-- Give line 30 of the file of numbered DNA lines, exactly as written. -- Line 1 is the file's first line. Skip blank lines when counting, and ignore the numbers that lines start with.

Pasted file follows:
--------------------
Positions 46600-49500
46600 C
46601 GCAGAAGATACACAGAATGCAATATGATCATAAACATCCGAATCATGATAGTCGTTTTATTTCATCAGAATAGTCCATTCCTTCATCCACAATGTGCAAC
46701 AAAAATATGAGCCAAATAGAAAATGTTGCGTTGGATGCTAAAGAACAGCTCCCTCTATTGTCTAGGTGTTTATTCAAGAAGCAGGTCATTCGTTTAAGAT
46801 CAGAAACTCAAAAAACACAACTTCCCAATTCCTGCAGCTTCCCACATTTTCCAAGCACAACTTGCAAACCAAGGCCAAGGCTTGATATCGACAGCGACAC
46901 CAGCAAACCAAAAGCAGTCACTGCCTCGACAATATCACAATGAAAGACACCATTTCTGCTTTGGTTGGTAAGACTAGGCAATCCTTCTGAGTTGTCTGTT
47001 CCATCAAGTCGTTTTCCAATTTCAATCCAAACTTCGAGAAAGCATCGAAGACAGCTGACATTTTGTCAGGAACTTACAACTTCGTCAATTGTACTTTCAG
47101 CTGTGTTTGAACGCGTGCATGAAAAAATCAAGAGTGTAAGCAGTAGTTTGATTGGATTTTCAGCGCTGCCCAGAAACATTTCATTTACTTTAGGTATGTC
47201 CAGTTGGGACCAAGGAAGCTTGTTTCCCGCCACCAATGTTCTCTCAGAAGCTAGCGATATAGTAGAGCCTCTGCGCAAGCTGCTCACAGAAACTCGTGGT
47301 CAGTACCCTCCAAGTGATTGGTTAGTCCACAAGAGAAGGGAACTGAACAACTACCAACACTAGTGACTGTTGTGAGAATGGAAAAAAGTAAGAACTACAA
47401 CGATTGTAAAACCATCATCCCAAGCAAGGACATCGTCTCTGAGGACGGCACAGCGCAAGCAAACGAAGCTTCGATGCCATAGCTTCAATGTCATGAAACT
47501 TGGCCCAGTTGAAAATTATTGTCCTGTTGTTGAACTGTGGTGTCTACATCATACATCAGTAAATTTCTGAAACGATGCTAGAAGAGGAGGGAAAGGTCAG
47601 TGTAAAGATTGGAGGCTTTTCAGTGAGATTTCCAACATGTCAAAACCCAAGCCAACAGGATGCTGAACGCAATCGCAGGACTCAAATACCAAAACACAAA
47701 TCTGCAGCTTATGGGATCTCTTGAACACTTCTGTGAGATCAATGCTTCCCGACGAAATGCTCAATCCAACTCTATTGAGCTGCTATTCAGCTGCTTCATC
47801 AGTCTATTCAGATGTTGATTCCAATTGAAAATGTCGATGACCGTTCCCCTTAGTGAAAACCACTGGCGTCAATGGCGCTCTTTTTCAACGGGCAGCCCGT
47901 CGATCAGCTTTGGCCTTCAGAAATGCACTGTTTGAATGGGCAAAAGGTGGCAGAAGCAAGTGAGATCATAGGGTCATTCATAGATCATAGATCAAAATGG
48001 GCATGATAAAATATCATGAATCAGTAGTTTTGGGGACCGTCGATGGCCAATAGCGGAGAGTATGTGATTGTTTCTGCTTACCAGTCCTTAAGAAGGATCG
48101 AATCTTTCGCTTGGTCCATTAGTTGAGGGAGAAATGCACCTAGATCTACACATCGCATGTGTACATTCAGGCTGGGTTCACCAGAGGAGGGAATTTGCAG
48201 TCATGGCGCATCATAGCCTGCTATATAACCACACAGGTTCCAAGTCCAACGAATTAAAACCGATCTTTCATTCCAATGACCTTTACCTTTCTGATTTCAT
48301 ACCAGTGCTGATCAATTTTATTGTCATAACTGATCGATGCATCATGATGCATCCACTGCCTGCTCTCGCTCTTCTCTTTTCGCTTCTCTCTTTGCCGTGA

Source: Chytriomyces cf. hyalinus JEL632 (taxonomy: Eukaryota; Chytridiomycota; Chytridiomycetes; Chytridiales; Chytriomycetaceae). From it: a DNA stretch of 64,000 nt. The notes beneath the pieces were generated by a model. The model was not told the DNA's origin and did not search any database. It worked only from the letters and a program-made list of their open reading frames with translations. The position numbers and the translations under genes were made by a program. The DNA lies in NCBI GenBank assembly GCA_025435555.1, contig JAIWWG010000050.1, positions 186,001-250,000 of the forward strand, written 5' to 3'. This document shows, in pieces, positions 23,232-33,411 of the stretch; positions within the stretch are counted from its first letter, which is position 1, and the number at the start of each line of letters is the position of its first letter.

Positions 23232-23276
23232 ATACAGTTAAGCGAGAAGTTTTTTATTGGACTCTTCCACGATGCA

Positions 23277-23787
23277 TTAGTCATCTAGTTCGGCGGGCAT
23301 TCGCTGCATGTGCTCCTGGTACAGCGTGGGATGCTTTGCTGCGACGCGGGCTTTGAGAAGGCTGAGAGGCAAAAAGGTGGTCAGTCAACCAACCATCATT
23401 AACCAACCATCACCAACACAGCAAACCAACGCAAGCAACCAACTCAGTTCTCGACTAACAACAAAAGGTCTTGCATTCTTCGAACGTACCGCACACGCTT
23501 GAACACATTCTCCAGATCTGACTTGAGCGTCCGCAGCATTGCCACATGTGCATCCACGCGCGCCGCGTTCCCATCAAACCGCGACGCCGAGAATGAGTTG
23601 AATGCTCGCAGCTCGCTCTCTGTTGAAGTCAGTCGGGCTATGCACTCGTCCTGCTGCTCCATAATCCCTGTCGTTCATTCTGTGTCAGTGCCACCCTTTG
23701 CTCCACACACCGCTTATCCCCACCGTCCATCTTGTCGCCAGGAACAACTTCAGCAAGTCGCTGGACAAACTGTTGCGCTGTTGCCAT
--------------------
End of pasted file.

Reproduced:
23701 CTCCACACACCGCTTATCCCCACCGTCCATCTTGTCGCCAGGAACAACTTCAGCAAGTCGCTGGACAAACTGTTGCGCTGTTGCCAT